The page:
Northwest Indiana Birding Opportunities - Indiana Dunes State Park

Along the southern shore of Lake Michigan lies one of the greatest birding hotspots in the Midwest.

Indiana Dunes State Park Trail 

The Indiana Dunes State Park fits within the boundaries of the larger Indiana Dunes National Park and consists of 2,100 acres of beautiful high dunes, extensive swamps, and rolling oak savanna woodlands. The state park also contains three miles of sand beach. Established in 1925, the scientific, recreational, and historical value of the park is well recognized. However, it may be the ornithological value that is of most importance here.

Indiana Dunes State Park is a marvel during migration, when spring birds pile up on the lakeshore, and provide the best visible migration in the state. Fall birds funnel down the lake and provide a great diversity and abundance of birds. Summer hosts a diverse set of northern, southern, and western edge of range species, including Prairie and Hooded Warblers nesting in the same park as Worm-eating Warblers and Summer Tanagers. Winter brings the excitement of winter finch possibilities and offshore waterfowl. In total, over 300 species have been found within the state park, making it the state’s most diverse birding hotspot.

For birders wishing to hike, the Wilson Shelter and nature center are the best staging points for birding the forest and wetland areas. Trails 7, 8, and 10 are the most traveled. The Trail 8 boardwalk is well known for nesting Prothonotary Warblers, and the surrounding trails and picnic areas host many migrating and breeding birds. The higher dunes, including the blowouts, host Prairie Warblers in the summer, but often require a tougher climb to access. The same trails host Barred Owls and Eastern Whip-poor-wills after dark.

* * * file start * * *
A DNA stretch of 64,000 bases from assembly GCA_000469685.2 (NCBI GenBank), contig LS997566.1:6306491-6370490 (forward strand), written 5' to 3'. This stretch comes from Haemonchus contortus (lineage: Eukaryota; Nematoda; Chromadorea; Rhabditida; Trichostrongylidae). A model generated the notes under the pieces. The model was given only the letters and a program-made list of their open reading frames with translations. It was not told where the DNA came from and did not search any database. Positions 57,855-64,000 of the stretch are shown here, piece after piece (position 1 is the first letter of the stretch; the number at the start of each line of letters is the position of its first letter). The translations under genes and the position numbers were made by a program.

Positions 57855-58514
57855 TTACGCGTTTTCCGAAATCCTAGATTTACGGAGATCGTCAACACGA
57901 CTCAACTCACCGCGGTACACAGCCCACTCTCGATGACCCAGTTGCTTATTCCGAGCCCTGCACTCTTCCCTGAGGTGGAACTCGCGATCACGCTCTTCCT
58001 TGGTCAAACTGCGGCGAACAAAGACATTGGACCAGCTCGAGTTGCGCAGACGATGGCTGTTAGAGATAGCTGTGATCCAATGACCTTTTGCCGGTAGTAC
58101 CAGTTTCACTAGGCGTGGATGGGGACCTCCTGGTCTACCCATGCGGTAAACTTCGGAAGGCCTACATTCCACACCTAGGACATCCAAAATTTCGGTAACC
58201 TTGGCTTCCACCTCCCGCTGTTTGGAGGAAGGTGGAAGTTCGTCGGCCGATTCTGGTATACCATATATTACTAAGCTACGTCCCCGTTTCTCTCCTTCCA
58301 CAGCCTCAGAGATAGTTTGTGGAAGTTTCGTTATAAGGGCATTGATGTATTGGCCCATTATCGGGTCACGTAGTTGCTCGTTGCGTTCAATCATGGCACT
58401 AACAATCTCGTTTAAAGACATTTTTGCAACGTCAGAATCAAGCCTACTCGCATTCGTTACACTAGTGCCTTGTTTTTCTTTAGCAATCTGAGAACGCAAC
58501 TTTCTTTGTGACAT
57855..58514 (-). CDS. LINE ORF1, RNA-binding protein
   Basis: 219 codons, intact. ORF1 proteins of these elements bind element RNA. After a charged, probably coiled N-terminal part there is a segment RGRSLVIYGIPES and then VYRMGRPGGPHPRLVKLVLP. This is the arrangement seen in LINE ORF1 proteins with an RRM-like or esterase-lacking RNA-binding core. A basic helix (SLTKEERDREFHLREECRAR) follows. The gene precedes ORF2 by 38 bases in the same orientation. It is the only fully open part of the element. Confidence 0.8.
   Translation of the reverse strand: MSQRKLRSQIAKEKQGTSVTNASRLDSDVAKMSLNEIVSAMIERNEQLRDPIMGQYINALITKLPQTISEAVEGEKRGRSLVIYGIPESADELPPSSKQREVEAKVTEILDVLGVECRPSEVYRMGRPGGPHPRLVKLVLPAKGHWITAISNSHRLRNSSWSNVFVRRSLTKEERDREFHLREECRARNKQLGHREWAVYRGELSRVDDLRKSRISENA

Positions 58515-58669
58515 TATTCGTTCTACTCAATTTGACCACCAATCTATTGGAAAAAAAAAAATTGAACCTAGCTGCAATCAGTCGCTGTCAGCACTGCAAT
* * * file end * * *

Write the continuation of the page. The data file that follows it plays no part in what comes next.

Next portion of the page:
In recent years the most notable bird watching opportunity exists from March-May at the Dunes Birding Tower, sometimes called the “longshore tower,” by the park’s West Lot. From here, a large visible migration can be observed on any early morning with south winds. The paid park bird counter regularly logs over a ¼ million birds, of over 200 species annually. Fall lake-watches can also produce a variety of migrating shorebirds, waterfowl, and occasional jaegers. The nature center is also worth a visit at the feeders often host the first finches that arrive, and a slough of rarities over the year, including Harris’ Sparrow. Evening Grosbeak, and Hoary Redpoll.

eBird Hotspot Links:
State Park: (largest species hotspot in Indiana)
Indiana Dunes SP Longshore Tower:


Total Birding Time:
2-4 hours, but full day counts are possible with combined lake-watch vigils.

Best Times to Bird: 
Indiana Dunes is truly a four-season park. Each season offers a different variety of birds and locations within the park to find them.


Address: 1600 N 25 E, Chesterton, IN 46304. State Road 49 brings visitors directly north into the state park. US 12, 20, and I94 all pass by just south of the state park.
Hours: Regular park hours are 7 a.m.–11 p.m., though birders are usually welcome before 7 a.m.
Ownership: Indiana Department of Natural Resources, Division of State Parks
Admission: Indiana State Park entrance fees apply. $7 in-state vehicles, $12 out of state vehicles. No gate fees in certain off-season weekdays.
Restrictions: During busy summer periods the park can be crowded with hikers and campers, including summer weekend lines to get into the park. Please obey all rules and regulations. A summary of property rules can be found at
Parking: Parking can be found throughout the park in many lots.
Nearby Amenities: The park has ample vault toilets throughout, and modern facilities can be found at the year-round nature center, as well as by the beach. Food, lodging, and gas can be found three miles south in Chesterton.
Accessibility: A paved trail connects the campground to the beach. Accessible parking also exists near the Birding Tower, accessed via a service drive near the West Lot.
Phone Number: (219) 926-1952, Nature Center (219) 926-1390

Written by: Brad Bumgardner
Photo by: Lisa Vanderbilt